Jul. 6—HAMPSTEAD — At 31, Quinn Foss should have more years to spend in a firehouse, doing the job she loves.
Instead, the Hampstead woman is mostly housebound, living alongside her husband-to-be in an unfinished basement with limited space to navigate her motorized wheelchair.
The only bathroom is upstairs, which is a problem, especially when the rest of the members of the household are at work. A donated wheelchair ramp never fitted to the space is too unsteady to be reliable.
Her good friend, retired Lawrence fire Lt. Edward Murphy, is calling on the recovery community, where the two met, and local first responders to help one of their own by making her home accessible to her.
"It's unacceptable that anyone lives like this," Murphy said. "Especially a former firefighter who dedicated herself to the community."
Foss, still smiling, explains how life as she knew it ended in 2017.
"It's made me really stop and appreciate the smallest things," said Foss, who was a firefighter and EMT in Kingston and most recently in Stratham. "If there's a day I can get a sock on my foot, I'm so happy about that."
Having navigated the foster care system until she was adopted at 5 years old, Foss grew up without much knowledge of her biological history.
Chronic back pain landed her in a doctor's office regularly for spinal injections. It was eventually discovered that she was born with a form of spina bifida that never made it onto her medical charts. This information provided a long-sought answer to why she was hurting.
But the condition was unrelated to what happened next.
"The doctor hit a nerve that went down to my legs. I got an infection and was paralyzed within a week," she said of what was supposed to be a routine appointment. "I signed a paper saying I knew the risks, so I couldn't sue. This happens to one in 500,000 people."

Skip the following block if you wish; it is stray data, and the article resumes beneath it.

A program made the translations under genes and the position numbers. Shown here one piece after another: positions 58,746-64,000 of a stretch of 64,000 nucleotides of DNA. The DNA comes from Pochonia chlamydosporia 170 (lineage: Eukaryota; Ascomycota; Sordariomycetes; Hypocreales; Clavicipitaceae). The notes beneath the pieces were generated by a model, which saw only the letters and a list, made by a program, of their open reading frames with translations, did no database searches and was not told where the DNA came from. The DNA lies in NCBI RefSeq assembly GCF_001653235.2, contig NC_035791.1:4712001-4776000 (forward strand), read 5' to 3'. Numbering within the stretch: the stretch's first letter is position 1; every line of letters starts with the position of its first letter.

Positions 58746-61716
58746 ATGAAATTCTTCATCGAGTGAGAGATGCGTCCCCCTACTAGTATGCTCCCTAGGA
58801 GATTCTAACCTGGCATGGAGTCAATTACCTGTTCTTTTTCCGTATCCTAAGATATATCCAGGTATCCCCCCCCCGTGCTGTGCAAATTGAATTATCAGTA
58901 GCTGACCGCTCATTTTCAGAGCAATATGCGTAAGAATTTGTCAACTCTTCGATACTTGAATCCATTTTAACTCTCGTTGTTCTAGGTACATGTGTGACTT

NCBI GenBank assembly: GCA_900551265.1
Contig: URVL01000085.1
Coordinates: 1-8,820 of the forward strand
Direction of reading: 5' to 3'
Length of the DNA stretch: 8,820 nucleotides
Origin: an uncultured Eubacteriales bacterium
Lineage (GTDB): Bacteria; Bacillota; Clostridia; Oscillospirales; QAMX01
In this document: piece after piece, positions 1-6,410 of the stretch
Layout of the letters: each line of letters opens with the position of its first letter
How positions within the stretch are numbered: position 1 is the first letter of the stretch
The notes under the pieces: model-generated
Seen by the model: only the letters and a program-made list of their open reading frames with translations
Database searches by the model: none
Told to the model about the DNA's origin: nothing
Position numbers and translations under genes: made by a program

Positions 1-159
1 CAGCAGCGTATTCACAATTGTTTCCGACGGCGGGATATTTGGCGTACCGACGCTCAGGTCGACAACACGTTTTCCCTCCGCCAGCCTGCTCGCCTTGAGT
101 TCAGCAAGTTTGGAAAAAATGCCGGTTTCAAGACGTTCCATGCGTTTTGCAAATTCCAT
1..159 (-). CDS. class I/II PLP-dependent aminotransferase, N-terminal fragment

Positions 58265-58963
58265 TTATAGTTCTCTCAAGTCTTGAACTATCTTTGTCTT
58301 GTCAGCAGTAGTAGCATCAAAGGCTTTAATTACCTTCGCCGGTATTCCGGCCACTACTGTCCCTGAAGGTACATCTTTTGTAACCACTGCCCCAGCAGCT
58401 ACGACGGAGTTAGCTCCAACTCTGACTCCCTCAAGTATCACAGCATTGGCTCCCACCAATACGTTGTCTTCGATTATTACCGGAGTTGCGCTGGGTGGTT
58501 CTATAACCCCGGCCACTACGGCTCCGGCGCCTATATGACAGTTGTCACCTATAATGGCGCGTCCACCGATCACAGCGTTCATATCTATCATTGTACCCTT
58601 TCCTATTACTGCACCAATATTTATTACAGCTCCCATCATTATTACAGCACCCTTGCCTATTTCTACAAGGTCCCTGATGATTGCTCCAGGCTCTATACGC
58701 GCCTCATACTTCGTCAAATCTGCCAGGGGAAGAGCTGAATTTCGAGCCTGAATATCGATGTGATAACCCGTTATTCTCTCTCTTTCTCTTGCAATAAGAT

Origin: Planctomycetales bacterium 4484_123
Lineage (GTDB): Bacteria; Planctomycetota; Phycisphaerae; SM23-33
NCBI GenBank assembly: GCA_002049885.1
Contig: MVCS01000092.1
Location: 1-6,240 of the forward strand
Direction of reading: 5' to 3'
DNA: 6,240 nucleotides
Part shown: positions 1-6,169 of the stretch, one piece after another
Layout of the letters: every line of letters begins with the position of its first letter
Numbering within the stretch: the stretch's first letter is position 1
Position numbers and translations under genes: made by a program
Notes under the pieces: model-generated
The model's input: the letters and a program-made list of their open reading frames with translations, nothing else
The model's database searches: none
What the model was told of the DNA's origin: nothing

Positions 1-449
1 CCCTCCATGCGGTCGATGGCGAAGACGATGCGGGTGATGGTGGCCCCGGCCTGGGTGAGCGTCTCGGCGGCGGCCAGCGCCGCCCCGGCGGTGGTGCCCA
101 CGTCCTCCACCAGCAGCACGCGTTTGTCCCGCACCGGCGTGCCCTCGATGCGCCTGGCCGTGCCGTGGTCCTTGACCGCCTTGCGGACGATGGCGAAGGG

Foss developed problems with her bowels and bladder, she explained. She had dozens of feet of several organs removed, and then suffered two strokes.
"I'm considered an incomplete quadriplegic, meaning I have some use of my limbs, but nothing meaningful," she said.
The medical struggles continue. A gastronomy tube to deliver nutrients directly to Foss' stomach is likely next.
Still, the young woman's disposition is bright.
"I am extremely happy," she said. "Given the right tools for life, I want to have just as good of a life as everyone else."
Of all the losses during the last four years, Foss gets emotional about having to leave her job.
"I started training when I was 16. I had brothers and they were in the service," she said. "It was kind of like that — I just really enjoyed helping people."
Her aspirations have changed, but she still has career goals. Foss recently completely a makeup artistry course, she said. She was part-way through hair school when she needed a massive surgery and suffered a stroke.
"What's stopping me from going back now is not having a wheelchair ramp," she said. "It's the first step to getting out of the house."
Murphy, 72, has spent hours reaching out to local charities and community organizations in search of resources to help his friend. An online fundraiser created to offset the cost of home renovations and a wheelchair van can be found by searching for Quinn Foss on gofundme.com.
"The woman is somewhere between a daughter and a granddaughter to me," he said. "Anything that anyone can do to help is appreciated."
From her home this week, Foss was confident, "I have a lot of life left to live."